The movie was kind of like a fun adventure road trip among 3 friends. It was about 3 innocent people who fantasized about the gang life but later realized how dangerous it was in real life.
The acting is great, the sound design is brilliant and even the cinematography is nice. It is extremely entertaining, very stylish and cool and some scenes are like poetry in motion.
Film critic Pauline Kael described Bande à part as “a reverie of a gangster movie” and “perhaps Godard’s most delicately charming film”.Bande à part is often considered one of Godard’s most accessible films; Amy Taubin of the Village Voice called it “a Godard film for people who don’t much care for Godard”. Its accessibility has endeared the film to a broader audience. For example, it was the only Godard film selected for Time’s All-TIME 100 movies.Bande à part was also ranked No. 79 in Empire magazine’s “The 100 Best Films of World Cinema” in 2010. In tribute, Quentin Tarantino named his film production company “A Band Apart”.
Bande a part has a 94% rating on Rotten Tomatoes based on 48 reviews, with an average rating of 7.98/10. The website’s critical consensus calls the film “an oddball heist movie with an dark streak that picks apart every rule in filmmaking.”
I LOVED this film. I cant wait to see more GOdard films.
Yup. Band of outsiders is a masterpiece. I agree!
@Azman– fantastic! I didn’t see this until now but this would’ve been my recommended next best choice for a Godard intro after Breathless. Happy to hear you loved it. Keep me posted as you get to other Godard films.
Why is La Chinoise not mentioned?
@Pouria– thanks for visiting the site and the comment here. Admittedly it has been a long time since I’ve seen it, and it was only once to this point, but I did not think La Chinoise worthy of the archives.
This is a great website! Just found it today. I relate a lot to what you have written about Godard. I thought that Breathless was excellent, but I have had much difficulty with everything else – not for lack of trying, At one point I believed that the problem must be me, but I’ve let that go now. Godard is just too ideological and he allowed his talent to be squandered in the name of a political worldview that is neither sane, interesting, beautiful nor true. I would have a seriously hard time ranking him in the top 50.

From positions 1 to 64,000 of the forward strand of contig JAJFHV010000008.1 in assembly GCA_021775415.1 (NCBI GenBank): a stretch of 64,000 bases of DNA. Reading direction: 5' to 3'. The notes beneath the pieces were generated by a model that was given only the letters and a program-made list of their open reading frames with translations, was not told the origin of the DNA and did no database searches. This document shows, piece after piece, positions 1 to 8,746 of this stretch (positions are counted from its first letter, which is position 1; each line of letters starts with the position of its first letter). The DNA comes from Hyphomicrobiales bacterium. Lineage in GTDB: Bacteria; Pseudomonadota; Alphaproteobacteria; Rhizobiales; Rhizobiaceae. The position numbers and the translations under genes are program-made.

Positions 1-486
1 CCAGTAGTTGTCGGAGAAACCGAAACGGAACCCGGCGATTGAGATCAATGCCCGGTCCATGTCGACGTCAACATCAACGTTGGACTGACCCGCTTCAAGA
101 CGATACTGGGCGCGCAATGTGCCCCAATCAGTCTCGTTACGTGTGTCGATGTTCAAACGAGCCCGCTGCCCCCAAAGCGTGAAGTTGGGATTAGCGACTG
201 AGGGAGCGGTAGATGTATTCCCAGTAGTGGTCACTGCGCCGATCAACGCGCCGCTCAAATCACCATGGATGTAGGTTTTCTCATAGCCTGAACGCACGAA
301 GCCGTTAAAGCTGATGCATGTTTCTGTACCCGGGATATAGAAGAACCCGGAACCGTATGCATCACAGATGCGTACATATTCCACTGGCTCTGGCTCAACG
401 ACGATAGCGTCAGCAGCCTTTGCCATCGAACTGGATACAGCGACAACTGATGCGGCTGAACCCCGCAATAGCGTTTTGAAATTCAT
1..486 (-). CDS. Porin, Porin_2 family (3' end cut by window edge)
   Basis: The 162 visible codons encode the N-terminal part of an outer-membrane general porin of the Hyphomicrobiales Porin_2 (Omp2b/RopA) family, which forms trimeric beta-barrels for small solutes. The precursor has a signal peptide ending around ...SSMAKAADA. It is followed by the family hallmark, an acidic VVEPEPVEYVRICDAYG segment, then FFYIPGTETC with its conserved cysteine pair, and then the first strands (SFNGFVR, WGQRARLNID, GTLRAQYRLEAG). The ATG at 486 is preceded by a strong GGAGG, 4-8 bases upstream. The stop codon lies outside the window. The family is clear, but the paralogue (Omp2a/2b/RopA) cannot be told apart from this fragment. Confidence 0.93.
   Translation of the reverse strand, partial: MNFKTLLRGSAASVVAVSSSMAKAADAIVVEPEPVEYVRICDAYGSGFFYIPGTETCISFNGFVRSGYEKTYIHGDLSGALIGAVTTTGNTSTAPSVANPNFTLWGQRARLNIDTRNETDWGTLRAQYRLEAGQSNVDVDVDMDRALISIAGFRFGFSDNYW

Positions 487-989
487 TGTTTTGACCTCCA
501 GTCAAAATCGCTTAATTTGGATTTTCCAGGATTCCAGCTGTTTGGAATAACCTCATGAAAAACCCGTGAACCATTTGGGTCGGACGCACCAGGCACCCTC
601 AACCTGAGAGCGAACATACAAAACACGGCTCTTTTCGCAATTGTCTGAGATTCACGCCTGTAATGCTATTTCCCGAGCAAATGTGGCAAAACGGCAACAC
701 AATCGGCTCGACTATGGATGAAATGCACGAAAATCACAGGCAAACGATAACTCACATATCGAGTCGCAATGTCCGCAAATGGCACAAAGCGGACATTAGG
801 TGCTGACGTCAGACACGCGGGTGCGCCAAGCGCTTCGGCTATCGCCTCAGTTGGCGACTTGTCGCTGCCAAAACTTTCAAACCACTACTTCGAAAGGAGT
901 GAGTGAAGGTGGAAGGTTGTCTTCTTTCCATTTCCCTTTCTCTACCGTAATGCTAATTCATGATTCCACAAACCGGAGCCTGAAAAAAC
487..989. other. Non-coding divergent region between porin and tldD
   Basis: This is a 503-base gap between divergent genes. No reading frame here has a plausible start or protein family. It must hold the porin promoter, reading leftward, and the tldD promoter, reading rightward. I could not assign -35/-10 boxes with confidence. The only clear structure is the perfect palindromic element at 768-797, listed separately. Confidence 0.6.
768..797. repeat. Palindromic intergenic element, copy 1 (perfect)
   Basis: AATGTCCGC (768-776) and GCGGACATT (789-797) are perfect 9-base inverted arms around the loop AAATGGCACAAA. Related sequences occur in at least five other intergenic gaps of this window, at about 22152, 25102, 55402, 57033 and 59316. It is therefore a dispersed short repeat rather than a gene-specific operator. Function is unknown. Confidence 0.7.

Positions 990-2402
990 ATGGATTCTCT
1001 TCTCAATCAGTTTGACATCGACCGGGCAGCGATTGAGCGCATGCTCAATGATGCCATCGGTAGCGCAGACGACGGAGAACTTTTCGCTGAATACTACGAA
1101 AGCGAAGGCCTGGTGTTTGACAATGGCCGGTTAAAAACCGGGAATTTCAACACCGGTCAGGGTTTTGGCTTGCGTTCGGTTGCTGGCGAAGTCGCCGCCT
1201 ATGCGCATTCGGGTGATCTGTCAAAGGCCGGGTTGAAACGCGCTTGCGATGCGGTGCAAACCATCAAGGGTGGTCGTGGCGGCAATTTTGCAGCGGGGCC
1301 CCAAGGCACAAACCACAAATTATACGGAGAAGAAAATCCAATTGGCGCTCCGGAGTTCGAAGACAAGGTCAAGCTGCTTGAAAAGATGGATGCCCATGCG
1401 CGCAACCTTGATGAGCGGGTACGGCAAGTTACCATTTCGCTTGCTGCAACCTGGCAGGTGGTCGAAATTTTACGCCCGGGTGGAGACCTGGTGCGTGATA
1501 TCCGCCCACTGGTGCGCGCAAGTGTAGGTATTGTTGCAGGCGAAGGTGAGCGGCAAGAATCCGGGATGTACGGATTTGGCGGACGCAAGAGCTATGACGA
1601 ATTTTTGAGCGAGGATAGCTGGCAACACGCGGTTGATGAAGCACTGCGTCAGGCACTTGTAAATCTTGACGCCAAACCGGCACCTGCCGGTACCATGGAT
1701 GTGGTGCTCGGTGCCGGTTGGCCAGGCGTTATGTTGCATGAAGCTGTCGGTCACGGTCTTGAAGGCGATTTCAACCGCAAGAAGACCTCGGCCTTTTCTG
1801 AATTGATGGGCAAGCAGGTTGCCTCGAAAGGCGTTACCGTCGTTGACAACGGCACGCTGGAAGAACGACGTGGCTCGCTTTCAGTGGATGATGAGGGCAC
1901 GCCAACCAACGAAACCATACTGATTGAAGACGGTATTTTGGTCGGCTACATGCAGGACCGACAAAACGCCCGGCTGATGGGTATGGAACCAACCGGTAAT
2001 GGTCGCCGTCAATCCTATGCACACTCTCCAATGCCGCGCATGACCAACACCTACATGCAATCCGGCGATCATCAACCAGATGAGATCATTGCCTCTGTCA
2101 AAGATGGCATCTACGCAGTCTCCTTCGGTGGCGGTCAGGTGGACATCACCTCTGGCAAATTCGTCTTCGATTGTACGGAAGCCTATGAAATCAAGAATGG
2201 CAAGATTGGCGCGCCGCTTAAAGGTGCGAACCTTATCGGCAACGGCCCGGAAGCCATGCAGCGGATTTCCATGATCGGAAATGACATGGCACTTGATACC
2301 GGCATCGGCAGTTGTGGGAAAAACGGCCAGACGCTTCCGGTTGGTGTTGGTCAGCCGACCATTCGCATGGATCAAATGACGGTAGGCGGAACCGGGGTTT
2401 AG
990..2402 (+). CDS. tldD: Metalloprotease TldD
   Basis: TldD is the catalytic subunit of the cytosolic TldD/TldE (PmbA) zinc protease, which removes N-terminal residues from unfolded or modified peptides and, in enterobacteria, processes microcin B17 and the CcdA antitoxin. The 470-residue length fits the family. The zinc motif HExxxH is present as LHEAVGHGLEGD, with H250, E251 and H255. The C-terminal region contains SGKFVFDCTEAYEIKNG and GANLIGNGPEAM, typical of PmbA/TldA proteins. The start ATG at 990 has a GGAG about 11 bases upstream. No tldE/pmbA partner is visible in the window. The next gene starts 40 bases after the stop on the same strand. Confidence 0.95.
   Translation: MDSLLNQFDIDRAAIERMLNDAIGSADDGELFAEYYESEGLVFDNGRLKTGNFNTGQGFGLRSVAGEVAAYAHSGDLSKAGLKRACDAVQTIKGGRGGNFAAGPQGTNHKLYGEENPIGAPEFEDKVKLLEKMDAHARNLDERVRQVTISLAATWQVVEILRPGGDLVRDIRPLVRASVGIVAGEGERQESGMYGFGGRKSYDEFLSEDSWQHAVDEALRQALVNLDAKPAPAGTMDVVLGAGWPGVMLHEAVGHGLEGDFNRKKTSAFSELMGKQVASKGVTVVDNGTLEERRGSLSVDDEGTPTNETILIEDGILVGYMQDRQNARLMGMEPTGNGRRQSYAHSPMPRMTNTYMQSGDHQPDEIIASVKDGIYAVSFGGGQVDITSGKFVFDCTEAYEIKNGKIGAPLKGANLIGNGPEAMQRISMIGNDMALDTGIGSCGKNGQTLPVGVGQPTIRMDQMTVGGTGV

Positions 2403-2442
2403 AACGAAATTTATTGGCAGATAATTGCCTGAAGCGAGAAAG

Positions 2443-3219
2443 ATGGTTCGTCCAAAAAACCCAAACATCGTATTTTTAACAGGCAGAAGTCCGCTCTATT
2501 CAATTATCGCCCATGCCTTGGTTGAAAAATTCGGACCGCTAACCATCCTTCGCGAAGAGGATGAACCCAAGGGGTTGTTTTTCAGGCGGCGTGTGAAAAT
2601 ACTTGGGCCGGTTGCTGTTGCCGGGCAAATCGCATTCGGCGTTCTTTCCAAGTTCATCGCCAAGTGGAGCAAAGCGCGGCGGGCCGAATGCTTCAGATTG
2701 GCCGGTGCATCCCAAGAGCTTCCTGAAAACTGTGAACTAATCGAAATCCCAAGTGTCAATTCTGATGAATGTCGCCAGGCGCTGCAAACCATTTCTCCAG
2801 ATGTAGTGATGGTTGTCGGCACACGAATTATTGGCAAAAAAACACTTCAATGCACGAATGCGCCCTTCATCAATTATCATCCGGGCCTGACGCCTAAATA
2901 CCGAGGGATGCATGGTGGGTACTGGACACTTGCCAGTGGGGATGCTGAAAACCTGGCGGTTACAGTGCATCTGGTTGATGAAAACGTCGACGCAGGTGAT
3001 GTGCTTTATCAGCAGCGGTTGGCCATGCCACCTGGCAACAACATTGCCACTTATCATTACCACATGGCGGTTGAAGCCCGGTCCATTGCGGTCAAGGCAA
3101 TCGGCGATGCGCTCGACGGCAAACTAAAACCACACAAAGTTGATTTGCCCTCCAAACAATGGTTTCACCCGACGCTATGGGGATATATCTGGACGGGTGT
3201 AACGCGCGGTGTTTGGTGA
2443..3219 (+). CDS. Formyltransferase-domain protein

Watch band of outsiders. I don’t see any “political worldwiews” present in that movie. However “Godard’s talent” is obvious in this movie. Very accessible and very well made. I would highly recommend it.
@Leighton– thanks again for the comment. hmm everything after Breathless huh? Pierrot le Fou? Contempt? Back when Godard made beautiful films. The use of color alone is worthy of a ton of praise. The tracking shot in Weekend.
I’ll admit that Pierrot le Fou was mildly interesting because the music stuck with me for some reason, but I have to say that, apart from Breathless I have found Godard films to be largely forgettable experiences. In the same way that I find reading Foucault and Derrida to be strange and inaccessible, Godard is doing something that I basically find meaningless and unimportant. All of the deconstruction seems alluring at first, but the harder I try to take it seriously, the less convinced I am. I resonate with Bergman’s quote about Godard: “I’ve never been able to appreciate any of his films, nor even understand them…I find his films affected, intellectual, self obsessed and, as cinema, without interest or frankly dull…I’ve always thought he made films for critics.”. That about sums it up for me. I just don’t see what the stakes are in Godard’s worldview.
I love Godard (best living director) I think he’s the best at Nouvelle Vague. For me Breathless is tied with Le Mepris. What do you think Nouvelle Vague’s worst directors are? I think it would be Claude Chabrol for me.
I can’t find the page where you mentioned it, but I remember you recommending David Bordwell’s book Film Art: An Introduction. Well, I ordered it in the mail and it arrived last week. I can’t really thank you enough, it’s such a valuable resource that I can’t believe I’ve gone so long without. He has such a knack for breaking the artform down into its components and explaining them with clarity. There is also a wonderful analysis of Breathless in there that has helped me appreciate the film even more than before.
When it comes to evaluating films I know you emphasise both style and form over content (and rightfully so), but between those two is there one you value more than the other? Or do you see style and form as being of roughly equal importance?
@Delcan- this is great- thanks for sharing. I had the pleasure to meet Bordwell about 20 years ago and hear him speak. I need to pick up a newer copy of the book and read it again myself.
As for style vs. form– I really can’t pick one over the other– I see them being roughly equal. They work best in tandem. There are films that have a ton of one Shadows of Forgotten Ancestors (style) or the work of Jarmusch (form– I’m simplifying here) and not a ton of the other…